Illustration by Bloomberg View
Illustration by Bloomberg View

Germany, with the help of the European Central Bank, has achieved a level of dominance in Europe it hasn’t enjoyed since World War II. It is to that period, and a bit earlier, that it might look for lessons on how to save a troubled European project.

The rapid fall of euro-area governments in recent days demonstrates the enormous influence Germany and the ECB have gained over sovereign nations. By withholding the money needed to restore confidence in struggling countries’ finances, they have helped topple the leaders of Greece, Italy and -- pending the outcome of a vote Sunday -- possibly Spain, in favor of governments more focused on austerity.

This meddling by inaction has a noble goal. German politicians and central-bank officials want to push euro-area nations to stabilize their debts, and ultimately to cede some sovereignty to a new European authority that could prevent chronic deficit spending. They rightly see reform as crucial to the survival of the euro, itself a linchpin in a broader unification project designed to ensure that the horrors of two wars will never happen again.

In their zeal, though, ECB officials are practicing a sort of monetary extremism that has brought the union to the brink of disaster. At a time when a brutal combination of economic paralysis and deep budget cuts is bringing rioters into the streets of Europe, the ECB has restrained its bond purchases to 187 billion euros ($253 billion) and allowed borrowing costs in many countries to rise to euro-era highs. By contrast, the Federal Reserve has been buying trillions of dollars in bonds to keep U.S. interest rates down and support growth. The ECB’s categorical refusal to backstop the debts of solvent governments has unnerved investors, threatening a market rout that could be beyond the bank’s ability to control.

Institutional Memory

Such determination could only be the product of the deep institutional memory the ECB has inherited from its ideological parent, the German Bundesbank. In their shared orthodoxy, printing money to buy government debt is the first step down a slippery slope that ends in hyperinflation -- a scourge that, between the two world wars, combined with punitive reparations to undermine the Weimar Republic and make way for the rise of Nazism. As German Economy Minister Philipp Roesler recently put it, it is in Germans’ “genetic code” to avoid printing money: “You can’t make the mistake of giving in to this pressure. You’ll never get out of it, and that would be the end.”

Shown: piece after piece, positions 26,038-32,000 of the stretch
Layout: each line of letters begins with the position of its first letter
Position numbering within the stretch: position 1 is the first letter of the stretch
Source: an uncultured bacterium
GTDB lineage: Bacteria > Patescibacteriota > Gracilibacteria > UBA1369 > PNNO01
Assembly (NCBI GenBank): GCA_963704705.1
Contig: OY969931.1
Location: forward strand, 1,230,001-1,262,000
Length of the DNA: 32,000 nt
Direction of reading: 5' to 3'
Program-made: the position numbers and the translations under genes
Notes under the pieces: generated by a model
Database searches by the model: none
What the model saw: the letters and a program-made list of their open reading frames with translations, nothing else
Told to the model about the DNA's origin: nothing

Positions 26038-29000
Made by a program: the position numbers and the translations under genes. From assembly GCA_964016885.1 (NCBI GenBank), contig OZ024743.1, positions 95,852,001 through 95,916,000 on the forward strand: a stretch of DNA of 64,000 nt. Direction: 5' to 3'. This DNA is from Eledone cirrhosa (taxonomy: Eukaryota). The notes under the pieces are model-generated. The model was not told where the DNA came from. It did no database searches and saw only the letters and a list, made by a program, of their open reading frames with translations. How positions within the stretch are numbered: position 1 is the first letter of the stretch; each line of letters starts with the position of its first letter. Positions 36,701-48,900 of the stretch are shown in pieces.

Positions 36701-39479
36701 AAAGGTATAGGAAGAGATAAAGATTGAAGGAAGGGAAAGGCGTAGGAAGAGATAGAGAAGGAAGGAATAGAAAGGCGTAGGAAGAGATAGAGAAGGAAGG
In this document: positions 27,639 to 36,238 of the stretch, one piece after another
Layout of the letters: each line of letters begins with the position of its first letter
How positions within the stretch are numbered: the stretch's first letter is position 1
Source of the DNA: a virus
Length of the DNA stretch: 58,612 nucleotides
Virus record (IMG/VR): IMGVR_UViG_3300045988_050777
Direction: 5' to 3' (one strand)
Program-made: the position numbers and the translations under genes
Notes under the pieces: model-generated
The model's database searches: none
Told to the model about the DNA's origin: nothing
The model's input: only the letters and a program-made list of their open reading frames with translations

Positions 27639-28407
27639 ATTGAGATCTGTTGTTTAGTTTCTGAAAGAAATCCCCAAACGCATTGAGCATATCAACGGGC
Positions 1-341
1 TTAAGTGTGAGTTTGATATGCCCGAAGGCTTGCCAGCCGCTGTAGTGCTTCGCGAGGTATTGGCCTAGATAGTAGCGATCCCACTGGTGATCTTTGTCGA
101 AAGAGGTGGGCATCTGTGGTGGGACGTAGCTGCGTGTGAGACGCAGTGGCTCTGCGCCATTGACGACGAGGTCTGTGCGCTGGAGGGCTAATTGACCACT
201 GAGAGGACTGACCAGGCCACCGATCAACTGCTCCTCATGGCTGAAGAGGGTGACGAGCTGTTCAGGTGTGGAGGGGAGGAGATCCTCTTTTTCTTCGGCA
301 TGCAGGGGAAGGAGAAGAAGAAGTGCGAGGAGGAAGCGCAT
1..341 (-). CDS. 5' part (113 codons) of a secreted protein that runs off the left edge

The Weimar Republic may be the right historical parallel, but the Germans and their ECB brethren are extracting the wrong lesson. Today, Germany is the victor. Having implemented the difficult reforms needed to keep its labor costs down and its competitiveness up, it has emerged triumphant from the wreckage of the global recession.

The government’s 10-year bonds are yielding even less than U.S. Treasuries as investors flee Italy, Spain, France and even the Netherlands and Finland. Assuming the common currency survives, struggling euro-area nations will have little choice but to follow Germany’s example. They can’t go down the path to hyperinflation, because the ECB controls the printing presses.

A more relevant piece of wisdom might be drawn from a 1919 treatise called “The Economic Consequences of the Peace.” In it, British economist John Maynard Keynes warned the victorious Allies against impoverishing a defeated Germany with unduly harsh reparations after World War I. “The financial problems which were about to exercise Europe could not be solved by greed,” he wrote. “The possibility of their cure lay in magnanimity.” Unfortunately, the winning side didn’t heed his advice until after World War II, when the U.S. implemented the Marshall Plan.

In Germany’s case, magnanimity would involve allowing the ECB to give solvent governments the guarantees they need to survive market attacks. Such a backstop would be more credible if insolvent governments such as Greece got on with the business of orderly defaults -- something Germany has signaled it would support. A closer fiscal union could also provide for transfers to help economies that fall out of sync, much as federal stimulus funds and unemployment payments do for American states.

Forgiveness isn’t easy. But the sins of profligate euro-area governments, in historical perspective, are not so great. By visiting too much austerity on its neighbors, Germany could end up destroying the union it is so assiduously trying to save.

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